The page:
I know I look a bit deer-in-the-headlights in this photo, but I wasn't trying very hard. And I also kind of like this look on me. It's a bit quirky and odd. Just like me. And yes, I was totally holding out my camera (on my gorilla pod) out in front of my face Facebook-style. Again, not trying very hard.

I had a conversation with a photographer about taking self-portraits, and he told me that for over 5 years, he took a self-portait every day as a way of documenting his life. Wow. Since I had a month to learn the art of/get comfortable with self-portraits, I really respond to this idea of documenting my life through photographs and making sure I am in them. So often, I take hundreds of photographs at events, and I'm not in a single one. That's...a bit sad, I think.

This photo above is quite unremarkable (except for the red hair), but I've decided to try and take more self-portraits, especially as I'm exploring and experiencing new and different places this year. And perhaps I'll start posting those every now and then. My blog seemed to get much more popular during my month of self-portrait taking, which (hopefully) means that everyone thought I was an awesome portrait-taker.

Is...that right?

And in other news, I bought a wide-angle lens attachment last week.


New photography equipment (especially attachments that are cheap!) makes me happy.

Sunday, March 20, 2011

Two: The Rodeo

Yesterday, Matt & I & some friends went to the Houston Rodeo & Livestock...thing. We weren't actually interested in any of the music or rodeo shows, and we found that we had plenty to do just wandering both the carnival and livestock section of the Rodeo!


I found the ferris wheels a pleasure to photograph against the clear blue sky. Although, I didn't particularly want to get on one. I'm quite the wuss when it comes to most carnival rides. I'd rather photograph them.


We did, however, spend the money to take a ride on the ever classic carnival ride, the bumper cars. Because we all rode at once, I couldn't take any photos while we rode, which was too bad! I think we all seriously felt like kids again chasing each other around in magnetic cars for a few minutes.


While we were checking out some of the carnival games, Matt noticed one game that was giving away light-saber-esque "swords". It was a fairly easy game, so he paid the $5 to attempt to win one.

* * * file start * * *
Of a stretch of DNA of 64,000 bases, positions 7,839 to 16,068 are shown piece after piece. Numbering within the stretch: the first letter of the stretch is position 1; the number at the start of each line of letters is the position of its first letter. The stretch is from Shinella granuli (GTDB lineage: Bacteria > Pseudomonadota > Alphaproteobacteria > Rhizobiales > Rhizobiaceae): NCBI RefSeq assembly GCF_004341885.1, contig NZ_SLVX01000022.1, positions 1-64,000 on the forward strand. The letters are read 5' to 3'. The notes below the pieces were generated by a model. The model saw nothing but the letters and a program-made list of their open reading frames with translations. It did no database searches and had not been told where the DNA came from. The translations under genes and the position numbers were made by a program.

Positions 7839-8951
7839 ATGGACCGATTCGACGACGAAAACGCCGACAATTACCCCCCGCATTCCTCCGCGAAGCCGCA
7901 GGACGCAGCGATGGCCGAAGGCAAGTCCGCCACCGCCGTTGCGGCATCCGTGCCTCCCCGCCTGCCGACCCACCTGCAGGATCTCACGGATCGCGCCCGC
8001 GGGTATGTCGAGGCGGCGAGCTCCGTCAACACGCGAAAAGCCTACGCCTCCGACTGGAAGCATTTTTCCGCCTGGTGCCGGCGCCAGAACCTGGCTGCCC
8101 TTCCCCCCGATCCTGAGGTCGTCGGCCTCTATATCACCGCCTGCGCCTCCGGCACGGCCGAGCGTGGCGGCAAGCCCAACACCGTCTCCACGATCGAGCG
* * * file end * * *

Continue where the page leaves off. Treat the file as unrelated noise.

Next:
Look familiar? Pretty simple game. Matt immediately caught one of the fish and won his fake light saber.


More games were played and fair food was eaten. One of our party tried to tackle the classic turkey leg.



Mr. Turkey Leg also wanted his own light saber and was successful in winning one for himself. I couldn't help but photograph the cuteness that was two grown men wandering the carnival with their prized light sabers.


And lastly, the prize-winning animals. Or, well, I'm not sure if they all won, but they were all definitely cute. Bovine:


Longhorn:


Swine (photo by Matt):


Chick (newly hatched!):


And the poor turkeys, who had to stare at pictures of their probable future all day:


We had a ton of fun with our friends at the Rodeo. And in case you were wondering, both deep fried snickers and oreos are delicious. And probably heart-attack inducing. But still delicious.

And perhaps one of these days, I'll pluck up the courage to ride one of these things.

Sunday, March 13, 2011

One: Beer Bike

Yesterday, I decided to spend part of the day at Rice University to witness the spectacle that is Beer Bike.


Beer Bike is the hugest event of the year at Rice for the students and alumni, even bigger than Homecoming. It had its humble beginnings in the 50s and has evolved into a highly regulated "sporting" event that involves, you guessed it, beers and bikes.


Before it was regulated, the race involved one person chugging beer and then (trying) to race on bike in a relay against all of the other residential colleges. Obviously, this form of racing was arguably dangerous, and so now, there is a chugging "team" and a biking relay team, each performing the duties separately.

And yes, I went to spectate this "sporting event" yesterday if nothing for purely photographic means. I figured it would be a gold mine of opportunity, and since I have never been to Beer Bike before, I thought it would be "fun" to "experience" it for myself at least once while we live here.

While it was certainly crazy to behold at times, I had tons of photographic fun wandering around the Beer Bike "grounds" with my camera, which included the undergraduate side of the track where all of the colleges were cheering on their team.